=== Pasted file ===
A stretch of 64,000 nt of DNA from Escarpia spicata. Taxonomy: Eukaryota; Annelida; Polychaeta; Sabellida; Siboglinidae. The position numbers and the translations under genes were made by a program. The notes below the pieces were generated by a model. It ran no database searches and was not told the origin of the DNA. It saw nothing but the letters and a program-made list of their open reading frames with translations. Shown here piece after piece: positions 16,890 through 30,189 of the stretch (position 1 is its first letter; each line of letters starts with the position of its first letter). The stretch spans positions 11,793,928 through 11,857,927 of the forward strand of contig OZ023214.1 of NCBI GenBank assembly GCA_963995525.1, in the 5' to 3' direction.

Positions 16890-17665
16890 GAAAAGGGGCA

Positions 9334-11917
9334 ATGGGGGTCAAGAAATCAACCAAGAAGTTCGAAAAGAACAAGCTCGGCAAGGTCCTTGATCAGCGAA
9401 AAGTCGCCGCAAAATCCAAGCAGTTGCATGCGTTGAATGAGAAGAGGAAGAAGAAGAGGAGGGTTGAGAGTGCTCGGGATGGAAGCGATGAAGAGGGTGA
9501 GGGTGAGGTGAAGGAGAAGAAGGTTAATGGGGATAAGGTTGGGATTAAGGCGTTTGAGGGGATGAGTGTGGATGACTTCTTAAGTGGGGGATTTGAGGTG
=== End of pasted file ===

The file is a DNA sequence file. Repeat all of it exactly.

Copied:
A stretch of 64,000 nt of DNA from Escarpia spicata. Taxonomy: Eukaryota; Annelida; Polychaeta; Sabellida; Siboglinidae. The position numbers and the translations under genes were made by a program. The notes below the pieces were generated by a model. It ran no database searches and was not told the origin of the DNA. It saw nothing but the letters and a program-made list of their open reading frames with translations. Shown here piece after piece: positions 16,890 through 30,189 of the stretch (position 1 is its first letter; each line of letters starts with the position of its first letter). The stretch spans positions 11,793,928 through 11,857,927 of the forward strand of contig OZ023214.1 of NCBI GenBank assembly GCA_963995525.1, in the 5' to 3' direction.

Positions 16890-17665
16890 GAAAAGGGGCA

Positions 9334-11917
9334 ATGGGGGTCAAGAAATCAACCAAGAAGTTCGAAAAGAACAAGCTCGGCAAGGTCCTTGATCAGCGAA
9401 AAGTCGCCGCAAAATCCAAGCAGTTGCATGCGTTGAATGAGAAGAGGAAGAAGAAGAGGAGGGTTGAGAGTGCTCGGGATGGAAGCGATGAAGAGGGTGA
9501 GGGTGAGGTGAAGGAGAAGAAGGTTAATGGGGATAAGGTTGGGATTAAGGCGTTTGAGGGGATGAGTGTGGATGACTTCTTAAGTGGGGGATTTGAGGTG